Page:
On a hot summer's day there could be no quicker transport to the seaside than Trevor Norton's cool and entrancing account of a lifetime's adventures under or near the water. Norton's eye for the bizarre, amazing, and beautiful inhabitants of the oceans, and the eccentric characters who work, study, and live by the shore make his book a wonder-filled experience. An intrepid diver and distinguished scientist, Norton's writing is self-deprecating, very funny, and full of wry and intriguing anecdotes; he is an unfailingly delightful companion. Whether his setting is a bed of jewel anemones in an Irish lough, a giant California cavern shared with sea lions, a mildewed research station, or the glittering coral gardens of Sharm el Sheikh, his captivating prose always finds the mark. Sometimes following the shoreline with earlier beachcombers such as Darwin, John Steinbeck, and George Orwell, Norton also takes the reader to depths where the shapes of creatures living without sunlight defy imagination. Admirers of the gorgeous detail of Rachel Carson's The Sea Around Us will revel in Norton's writing, his observations, and irreverent wit.
Seeing the Light
St Marys Island, Northumberland
We lived on the second floor and viewed the sea through windows misted with salt. At night the beams from the lighthouse swept my ceiling.
I was seven when we had the worst winter for a century. The seaweed went stiff with rime and even the tide pools froze. A Greek freighter was driven ashore to perch upright and drip rust on to the rocks.
Snow drifted in an arc right up to my bedroom window and, if Id had the courage, I could have slid down to the ground. Dad dug a tunnel out from the front door and carried me to school on his shoulders through a deep trench, and only I could see the surface of the sun-dazzled snow. For a few weeks we lived at the North Pole and I expected Father Christmas to sleigh round the corner at any moment. Then the myth melted, the streets turned to soiled slush and Santa, I suppose, was out of the question.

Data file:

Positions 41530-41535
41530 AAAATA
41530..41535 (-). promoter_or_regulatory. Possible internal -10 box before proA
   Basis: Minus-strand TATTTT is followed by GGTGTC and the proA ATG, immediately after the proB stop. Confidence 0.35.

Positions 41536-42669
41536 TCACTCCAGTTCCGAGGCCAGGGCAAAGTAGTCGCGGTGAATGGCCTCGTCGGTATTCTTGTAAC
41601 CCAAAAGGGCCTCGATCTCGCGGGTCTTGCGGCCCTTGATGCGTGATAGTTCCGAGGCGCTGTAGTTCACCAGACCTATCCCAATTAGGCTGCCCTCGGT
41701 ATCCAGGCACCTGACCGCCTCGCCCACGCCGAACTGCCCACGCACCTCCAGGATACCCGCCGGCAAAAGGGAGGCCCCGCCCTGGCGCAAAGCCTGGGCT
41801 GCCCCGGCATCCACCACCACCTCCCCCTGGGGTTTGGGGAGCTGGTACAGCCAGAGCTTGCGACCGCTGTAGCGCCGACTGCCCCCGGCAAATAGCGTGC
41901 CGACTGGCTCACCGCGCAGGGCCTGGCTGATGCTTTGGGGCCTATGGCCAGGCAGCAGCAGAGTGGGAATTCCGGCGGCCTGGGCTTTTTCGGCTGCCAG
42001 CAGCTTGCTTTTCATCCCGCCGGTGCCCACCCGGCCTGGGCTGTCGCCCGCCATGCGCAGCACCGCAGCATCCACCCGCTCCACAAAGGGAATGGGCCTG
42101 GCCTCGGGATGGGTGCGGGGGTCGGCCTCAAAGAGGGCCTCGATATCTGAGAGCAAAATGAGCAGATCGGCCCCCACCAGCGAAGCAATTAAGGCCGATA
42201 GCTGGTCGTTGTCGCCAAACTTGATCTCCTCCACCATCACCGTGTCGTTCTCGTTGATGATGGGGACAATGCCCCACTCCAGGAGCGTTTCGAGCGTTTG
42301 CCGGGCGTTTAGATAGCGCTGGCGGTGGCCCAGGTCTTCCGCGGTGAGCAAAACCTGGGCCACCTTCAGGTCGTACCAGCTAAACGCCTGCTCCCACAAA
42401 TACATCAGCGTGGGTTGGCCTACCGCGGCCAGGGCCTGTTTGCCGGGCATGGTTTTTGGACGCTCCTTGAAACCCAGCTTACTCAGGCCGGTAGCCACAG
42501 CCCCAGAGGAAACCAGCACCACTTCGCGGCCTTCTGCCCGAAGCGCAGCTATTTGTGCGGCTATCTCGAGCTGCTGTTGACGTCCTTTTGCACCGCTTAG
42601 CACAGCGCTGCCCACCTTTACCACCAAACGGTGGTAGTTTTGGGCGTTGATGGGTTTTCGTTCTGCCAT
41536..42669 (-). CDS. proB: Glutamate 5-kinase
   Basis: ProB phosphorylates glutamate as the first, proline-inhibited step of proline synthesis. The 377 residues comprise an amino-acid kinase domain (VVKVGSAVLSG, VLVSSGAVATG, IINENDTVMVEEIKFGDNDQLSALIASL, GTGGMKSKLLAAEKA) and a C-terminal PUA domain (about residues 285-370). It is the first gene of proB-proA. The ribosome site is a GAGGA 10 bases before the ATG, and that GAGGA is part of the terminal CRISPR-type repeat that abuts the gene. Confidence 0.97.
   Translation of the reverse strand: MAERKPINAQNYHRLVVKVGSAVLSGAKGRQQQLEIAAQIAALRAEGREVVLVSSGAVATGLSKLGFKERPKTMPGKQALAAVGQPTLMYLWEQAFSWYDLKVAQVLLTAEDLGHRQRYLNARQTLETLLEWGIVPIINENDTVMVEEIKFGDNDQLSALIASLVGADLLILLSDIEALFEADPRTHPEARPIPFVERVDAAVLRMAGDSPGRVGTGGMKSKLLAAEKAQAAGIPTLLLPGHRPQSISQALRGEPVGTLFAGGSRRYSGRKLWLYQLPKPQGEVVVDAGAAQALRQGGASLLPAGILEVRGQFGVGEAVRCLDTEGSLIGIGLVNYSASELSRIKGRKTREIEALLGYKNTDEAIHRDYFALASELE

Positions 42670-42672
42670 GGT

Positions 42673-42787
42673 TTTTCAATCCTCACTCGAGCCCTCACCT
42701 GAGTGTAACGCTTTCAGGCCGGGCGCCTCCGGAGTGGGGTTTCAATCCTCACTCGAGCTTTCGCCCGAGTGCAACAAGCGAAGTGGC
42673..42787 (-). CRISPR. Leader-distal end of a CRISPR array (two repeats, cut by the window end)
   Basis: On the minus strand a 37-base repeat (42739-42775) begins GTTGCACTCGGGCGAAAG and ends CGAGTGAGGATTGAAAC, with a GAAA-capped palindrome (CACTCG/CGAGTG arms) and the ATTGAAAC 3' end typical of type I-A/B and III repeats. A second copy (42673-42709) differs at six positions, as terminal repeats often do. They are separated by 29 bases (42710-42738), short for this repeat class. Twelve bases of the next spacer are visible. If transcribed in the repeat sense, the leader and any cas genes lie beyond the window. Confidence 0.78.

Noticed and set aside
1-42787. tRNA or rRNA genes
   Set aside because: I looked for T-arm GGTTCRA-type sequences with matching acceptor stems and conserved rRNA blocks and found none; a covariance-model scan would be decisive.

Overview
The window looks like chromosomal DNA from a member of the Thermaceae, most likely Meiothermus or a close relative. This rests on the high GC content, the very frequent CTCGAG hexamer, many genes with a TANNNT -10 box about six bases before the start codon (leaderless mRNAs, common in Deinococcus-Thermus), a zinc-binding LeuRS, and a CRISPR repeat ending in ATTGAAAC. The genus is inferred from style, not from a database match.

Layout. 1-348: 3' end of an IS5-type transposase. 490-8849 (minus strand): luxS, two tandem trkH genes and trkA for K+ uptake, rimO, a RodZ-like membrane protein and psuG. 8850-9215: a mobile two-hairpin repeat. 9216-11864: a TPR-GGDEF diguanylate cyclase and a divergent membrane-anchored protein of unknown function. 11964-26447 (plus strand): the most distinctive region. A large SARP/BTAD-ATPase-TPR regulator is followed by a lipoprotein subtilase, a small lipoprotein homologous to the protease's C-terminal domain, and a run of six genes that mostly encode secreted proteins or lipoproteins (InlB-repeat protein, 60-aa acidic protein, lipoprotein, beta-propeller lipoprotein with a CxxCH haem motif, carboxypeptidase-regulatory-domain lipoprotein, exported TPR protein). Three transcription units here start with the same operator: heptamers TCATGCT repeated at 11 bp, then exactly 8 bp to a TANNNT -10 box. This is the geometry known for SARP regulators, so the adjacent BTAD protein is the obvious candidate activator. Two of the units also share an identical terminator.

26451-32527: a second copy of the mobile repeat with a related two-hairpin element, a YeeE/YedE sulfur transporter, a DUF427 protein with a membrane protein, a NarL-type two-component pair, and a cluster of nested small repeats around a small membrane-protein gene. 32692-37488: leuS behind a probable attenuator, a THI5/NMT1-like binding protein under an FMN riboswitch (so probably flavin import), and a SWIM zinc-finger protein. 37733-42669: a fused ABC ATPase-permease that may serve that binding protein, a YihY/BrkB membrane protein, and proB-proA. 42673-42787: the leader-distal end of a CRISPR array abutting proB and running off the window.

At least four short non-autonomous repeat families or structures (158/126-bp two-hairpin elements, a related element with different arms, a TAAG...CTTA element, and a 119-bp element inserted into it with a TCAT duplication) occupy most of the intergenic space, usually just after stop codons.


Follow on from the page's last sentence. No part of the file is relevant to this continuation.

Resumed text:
The following summer we walked to Currys Point at the ...
Despite Norton's wit and encyclopedic knowledge, after a while the rambling takes on the feel of a "brain dump" .... The saving grace is Norton's deep and profound love of the sea which shines clearly on every page, which is enough to amply redeem Underwater To Get Out of The Rain from its arguable faults.
(Reviewed by BookBrowse Review Team).
Full Review (422 words).
Trevor Norton is Professor of Marine Biology at the University of Liverpool. He is the author of a number of popular natural history books, including Reflections on a Summer Sea and Stars Beneath The Sea. His writing has been described as "by turns funny and gripping" by the Guardian and a "racing current of excitement, adventure and discovery" by New Scientist.
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